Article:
WSN application – proper storage of medicines like insulin
Type 1 diabetics take multiple injections of Insulin every day to control their blood sugar level. Insulin has to be stored properly otherwise it looses its efficacy. High blood sugar level is highly detrimental to health and should be avoided at all costs.
Unopened insulin (in vials or cartridges) should be stored in a refrigerator between 2 to 8 degrees celcius. Once in use, insulin can be used for up to 4 weeks as long as it is stored below 25 degrees celcius and it does not have to be kept inside a refrigerator. Insulin must not be frozen, or exposed to excessive heat or light.
Usually a patient keeps multiple unopened insulin vials or cartridges in the fridge and uses a single vial/cartridge at a time. We need a small form factor detachable wireless node with a temperature sensor and ambient light sensor. This is achievable if we populate a single PCB with a microcontroller, radio and a chip antenna. In fact integrated micro + radio chips are already available. The node can be powered using a very small form factor lithium button/coin cell or a rechargeable NiMH button/coin cell. The obvious trade off is between size and capacity. Another important factor is maximum allowed burst current draw before the battery’s output voltage drops below the minimum required by the micro/radio. All this information will be available in the battery spec.
This node should operate in reduced functionality mode (RFN) to keep energy consumption to a minimum. WiSense nodes use the MSP430G2553 microcontroller which has an on board temperature sensor. It is accurate enough for our purpose which means you do not need an external one which will impact both the cost and size of the PCB. The node needs to wake up periodically and sample the temperature sensor. The periodicity will depend on the battery capacity. If the measured temperature is within the allowed range, it can go back to sleep immediately. If not, it can send an alarm message to the gateway node directly or through one or more intermediate nodes if necessary. The gateway can then send an SMS to the person using the insulin. A light sensor can be used to monitor ambient lighting. The node can send an alarm if the insulin is subjected to excessive light. A small audio buzzer can also be added to aid in locating the insulin vial/cartridge around the house. The node should also monitor the battery voltage and raise an alarm if it falls below a threshold. The MSP430G2553/G2955 micros have an ADC channel dedicated to measuring the micro’s supply voltage. This allows the micro to monitor the battery voltage without any external components assuming that there is no dc-dc converter between the battery and the micro’s supply pins. This voltage value should be sent in every message sent out by the node. In the case that ambient conditions are good for an extended time, the node should still send a few messages to the gateway periodically (in the absence of alarm messages) to show that it is alive. A few messages per day should be enough. If the ability to locate the insulin vial/cartridge is required, then the design becomes more complicated and prone to battery failure. The node needs to wake very frequently to check if the gateway is looking for it.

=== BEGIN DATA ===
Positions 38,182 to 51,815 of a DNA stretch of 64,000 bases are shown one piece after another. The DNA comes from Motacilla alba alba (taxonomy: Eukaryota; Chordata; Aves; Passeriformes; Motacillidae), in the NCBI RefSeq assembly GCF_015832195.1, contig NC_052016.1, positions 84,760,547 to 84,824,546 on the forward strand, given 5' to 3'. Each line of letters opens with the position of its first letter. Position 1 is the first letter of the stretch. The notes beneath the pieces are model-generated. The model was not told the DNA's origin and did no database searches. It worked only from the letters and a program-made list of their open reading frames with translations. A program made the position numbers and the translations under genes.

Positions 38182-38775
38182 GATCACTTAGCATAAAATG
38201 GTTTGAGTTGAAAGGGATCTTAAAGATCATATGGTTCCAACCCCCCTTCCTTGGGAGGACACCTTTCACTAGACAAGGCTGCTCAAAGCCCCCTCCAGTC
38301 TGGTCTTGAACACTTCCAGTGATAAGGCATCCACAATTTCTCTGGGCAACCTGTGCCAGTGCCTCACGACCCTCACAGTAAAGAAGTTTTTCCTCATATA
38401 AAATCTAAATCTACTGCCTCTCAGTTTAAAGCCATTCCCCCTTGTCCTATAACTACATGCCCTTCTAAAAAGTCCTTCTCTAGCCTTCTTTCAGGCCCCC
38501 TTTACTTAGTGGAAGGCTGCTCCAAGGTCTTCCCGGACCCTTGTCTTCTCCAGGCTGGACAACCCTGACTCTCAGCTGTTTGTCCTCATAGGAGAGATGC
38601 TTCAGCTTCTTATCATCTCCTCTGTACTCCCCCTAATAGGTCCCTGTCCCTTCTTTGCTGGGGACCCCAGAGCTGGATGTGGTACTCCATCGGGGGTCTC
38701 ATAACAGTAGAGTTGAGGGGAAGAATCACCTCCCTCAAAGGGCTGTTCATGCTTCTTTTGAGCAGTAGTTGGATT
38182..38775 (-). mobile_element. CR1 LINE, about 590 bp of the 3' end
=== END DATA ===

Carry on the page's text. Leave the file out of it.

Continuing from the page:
A network to monitor insulin is highly feasible in a house. A small number of sensor nodes should be enough to cover the whole house. The sensor node will work inside a refrigerator too as long as there is a relay node close to the fridge. We have tested WiSense sensor nodes inside a refrigerator.